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Lesson 4: Body Mechanics

SECTION I. Techniques of Body Mechanics


Some of the most common injuries sustained by members of the health care team are severe musculoskeletal strains. Many injuries can be avoided by the conscious use of proper body mechanics when performing physical labor.


Body mechanics is the utilization of correct muscles to complete a task safely and efficiently, without undue strain on any muscle or joint.


Maintain a Stable Center of Gravity.

  1. Keep your center of gravity low.

  2. Keep your back straight.

  3. Bend at the knees and hips.

Maintain a Wide Base of Support. This will provide you with maximum stability while lifting.

  1. Keep your feet apart.

  2. Place one foot slightly ahead of the other.

  3. Flex your knees to absorb jolts.

  4. Turn with your feet.

Maintain the Line of Gravity. The line should pass vertically through the base of support.

  1. Keep your back straight.

  2. Keep the object being lifted close to your body.

Maintain Proper Body Alignment.

  1. Tuck in your buttocks.

  2. Pull your abdomen in and up.

  3. Keep your back flat.

  4. Keep your head up.

  5. Keep your chin in.

  6. Keep your weight forward and supported on the outside of your feet.



  1. Use the stronger leg muscles for lifting.

  2. Bend at the knees and hips; keep your back straight.

  3. Lift straight upward, in one smooth motion.


  1. Stand directly in front of and close to the object.

  2. Avoid twisting or stretching.

  3. Use a stool or ladder for high objects.

  4. Maintain a good balance and a firm base of support.

  5. Before moving the object, be sure that it is not too large or too heavy.


  1. Place one foot slightly ahead of the other.

  2. Turn both feet at the same time, pivoting on the heel of one foot and the toe of the other.

  3. Maintain a good center of gravity while holding or carrying the object.

Avoid Stooping.

  1. Squat (bending at the hips and knees).

  2. Avoid stooping (bending at the waist).

  3. Use your leg muscles to return to an upright position.


  1. It is easier to pull, push, or roll an object than it is to lift it.

  2. Movements should be smooth and coordinated rather than jerky.

  3. Less energy or force is required to keep an object moving than it is to start and stop it.

  4. Use the arm and leg muscles as much as possible, the back muscles as little as possible.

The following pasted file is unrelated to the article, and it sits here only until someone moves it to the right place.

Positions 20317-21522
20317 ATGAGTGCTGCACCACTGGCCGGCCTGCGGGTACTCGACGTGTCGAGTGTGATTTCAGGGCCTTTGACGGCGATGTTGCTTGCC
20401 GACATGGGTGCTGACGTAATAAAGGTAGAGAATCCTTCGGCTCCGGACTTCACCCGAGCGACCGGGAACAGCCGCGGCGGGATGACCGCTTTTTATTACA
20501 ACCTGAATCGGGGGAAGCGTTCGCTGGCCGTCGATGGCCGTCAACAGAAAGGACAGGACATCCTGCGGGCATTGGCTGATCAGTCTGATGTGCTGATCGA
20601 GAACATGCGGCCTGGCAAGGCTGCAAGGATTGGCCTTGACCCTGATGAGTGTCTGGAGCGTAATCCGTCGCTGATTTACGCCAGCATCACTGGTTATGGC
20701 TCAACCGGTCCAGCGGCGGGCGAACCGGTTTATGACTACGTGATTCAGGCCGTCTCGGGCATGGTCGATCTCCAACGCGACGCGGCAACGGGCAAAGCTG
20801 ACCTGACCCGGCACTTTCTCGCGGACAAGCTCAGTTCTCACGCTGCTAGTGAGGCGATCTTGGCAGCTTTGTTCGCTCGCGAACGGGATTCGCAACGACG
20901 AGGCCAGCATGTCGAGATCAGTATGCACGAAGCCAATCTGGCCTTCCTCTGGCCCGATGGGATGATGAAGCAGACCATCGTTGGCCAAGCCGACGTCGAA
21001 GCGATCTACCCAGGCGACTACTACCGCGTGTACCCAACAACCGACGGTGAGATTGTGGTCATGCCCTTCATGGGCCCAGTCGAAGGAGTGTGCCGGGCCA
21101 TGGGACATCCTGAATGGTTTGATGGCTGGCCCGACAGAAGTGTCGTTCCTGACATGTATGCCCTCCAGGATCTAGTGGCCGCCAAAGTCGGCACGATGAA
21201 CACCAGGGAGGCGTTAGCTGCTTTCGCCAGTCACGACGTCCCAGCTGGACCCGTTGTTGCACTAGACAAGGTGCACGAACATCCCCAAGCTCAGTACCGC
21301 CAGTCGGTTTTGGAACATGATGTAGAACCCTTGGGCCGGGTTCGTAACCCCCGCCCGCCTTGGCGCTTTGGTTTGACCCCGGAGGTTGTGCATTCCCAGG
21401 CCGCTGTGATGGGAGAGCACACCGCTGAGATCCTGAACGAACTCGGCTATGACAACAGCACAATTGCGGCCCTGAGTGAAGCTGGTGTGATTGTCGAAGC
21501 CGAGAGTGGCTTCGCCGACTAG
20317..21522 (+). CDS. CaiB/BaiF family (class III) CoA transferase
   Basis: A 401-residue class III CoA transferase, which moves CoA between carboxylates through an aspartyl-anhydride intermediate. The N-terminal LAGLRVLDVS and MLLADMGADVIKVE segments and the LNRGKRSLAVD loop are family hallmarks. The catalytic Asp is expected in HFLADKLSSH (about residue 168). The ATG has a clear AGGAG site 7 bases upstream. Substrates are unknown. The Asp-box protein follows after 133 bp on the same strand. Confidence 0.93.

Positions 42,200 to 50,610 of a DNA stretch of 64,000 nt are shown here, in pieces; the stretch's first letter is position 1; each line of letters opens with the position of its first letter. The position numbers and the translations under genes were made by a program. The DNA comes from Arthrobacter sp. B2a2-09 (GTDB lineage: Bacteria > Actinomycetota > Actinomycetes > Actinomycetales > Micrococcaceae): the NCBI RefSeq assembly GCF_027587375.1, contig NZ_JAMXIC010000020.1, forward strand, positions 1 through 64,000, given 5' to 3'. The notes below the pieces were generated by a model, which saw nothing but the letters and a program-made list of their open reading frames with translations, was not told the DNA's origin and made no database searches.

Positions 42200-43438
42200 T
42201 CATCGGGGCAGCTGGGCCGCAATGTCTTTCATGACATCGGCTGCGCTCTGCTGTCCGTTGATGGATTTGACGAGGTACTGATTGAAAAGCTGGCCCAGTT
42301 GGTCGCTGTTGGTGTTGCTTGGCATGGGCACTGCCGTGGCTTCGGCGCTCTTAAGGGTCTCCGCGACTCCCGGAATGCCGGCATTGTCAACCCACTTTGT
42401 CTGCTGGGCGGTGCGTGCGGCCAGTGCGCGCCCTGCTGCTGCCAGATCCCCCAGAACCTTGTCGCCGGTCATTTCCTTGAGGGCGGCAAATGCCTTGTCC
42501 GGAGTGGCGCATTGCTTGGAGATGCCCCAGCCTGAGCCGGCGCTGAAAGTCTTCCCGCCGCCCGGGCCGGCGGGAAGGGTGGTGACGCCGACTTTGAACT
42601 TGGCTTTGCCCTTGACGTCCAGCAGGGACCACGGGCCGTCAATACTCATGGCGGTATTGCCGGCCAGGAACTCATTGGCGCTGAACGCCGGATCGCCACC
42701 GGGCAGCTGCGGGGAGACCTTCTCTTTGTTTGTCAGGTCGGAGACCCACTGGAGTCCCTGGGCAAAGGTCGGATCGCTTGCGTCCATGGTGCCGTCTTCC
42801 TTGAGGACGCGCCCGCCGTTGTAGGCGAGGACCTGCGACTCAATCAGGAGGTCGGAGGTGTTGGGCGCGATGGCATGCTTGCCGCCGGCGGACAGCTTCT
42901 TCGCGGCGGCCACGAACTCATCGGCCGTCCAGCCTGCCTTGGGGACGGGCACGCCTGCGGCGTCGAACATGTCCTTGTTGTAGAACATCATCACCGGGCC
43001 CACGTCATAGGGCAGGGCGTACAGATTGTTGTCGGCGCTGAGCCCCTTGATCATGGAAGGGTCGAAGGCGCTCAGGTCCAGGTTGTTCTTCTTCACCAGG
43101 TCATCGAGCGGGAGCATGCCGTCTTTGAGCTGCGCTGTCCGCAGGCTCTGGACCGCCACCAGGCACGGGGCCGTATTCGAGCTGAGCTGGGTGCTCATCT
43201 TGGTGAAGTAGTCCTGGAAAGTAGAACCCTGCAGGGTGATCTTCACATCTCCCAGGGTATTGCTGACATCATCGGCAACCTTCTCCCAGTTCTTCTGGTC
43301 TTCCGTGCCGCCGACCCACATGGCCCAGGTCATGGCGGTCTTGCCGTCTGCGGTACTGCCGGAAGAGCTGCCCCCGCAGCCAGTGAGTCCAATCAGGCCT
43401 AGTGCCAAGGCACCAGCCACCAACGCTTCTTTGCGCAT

5. Keep the work as close as possible to your body. It puts less of a strain on your back, legs, and arms.

  6. Rock backward or forward on your feet to use your body weight as a pushing or pulling force.

  7. Keep the work at a comfortable height to avoid excessive bending at the waist.

  8. Keep your body in good physical condition to reduce the chance of injury.


Use proper body mechanics in order to avoid the following:

  1. Excessive fatigue.

  2. Muscle strains or tears.

  3. Skeletal injuries.

  4. Injury to the patient.

  5. Injury to assisting staff members.


The following paragraph takes you through the process of moving (lifting, pivoting, squatting, and carrying) a heavy object. (The same rules would apply to moving a patient.) The object will be moved from a waist high area to a lower area five to ten feet away. The procedure will combine all the rules of body mechanics previously discussed.

Identify the object to be moved.

Adopt a stable base of support.

  1. Your feet are separated.

  2. One foot is behind the other.

  3. Your back is straight.

Grasp the object at its approximate center of gravity.

Pull the object toward your body's center of gravity using your arm and leg muscles.

Re-establish your base of support and appropriate body alignment.

  1. Your back is straight.

  2. You have a stable base of support.

  3. You are holding the object approximately at waist height and close to your body.

Pivot toward the desired direction of travel.

  1. Turn on both feet at the same time.

  2. Maintain a stable balance.

Re-establish a stable base of support and appropriate body alignment.

  1. Your back is straight.

  2. Your feet are apart, one slightly behind the other.

  3. The object is at hip level, close to your body.

Squat and place the object onto the lower area.

  1. Bend at the knees and hips.

  2. Maintain a straight back.

  3. Maintain a stable base of support.

  4. Use your arm and leg muscles (as needed) for guidance.

  5. Use your leg muscles to resume an upright position.

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Define and identify principles of good body mechanics.

Identify techniques of body mechanics used when performing work.

Name the eight general considerations for performing physical tasks.

Identify reasons for using good body mechanics.

Identify reasons for changing the position of a patient.

Identify basic principles for positioning and turning patients.

Identify techniques for maintaining proper body alignment of the patient lying on his/her back.

Identify descriptions of positions used when positioning a patient.

Identify steps used to adjust the backrest and pillows of a patient in a gatch bed.

Identify actions, which can be taken by a nurse to alleviate discomfort and promote relaxation of a patient.

Select rationales for getting a patient out of bed.

Identify principles for assisting patients out of bed.

Identify steps used in preparing to ambulate a patient and stages of ambulation.

Identify actions, which should be taken if a patient begins to fall.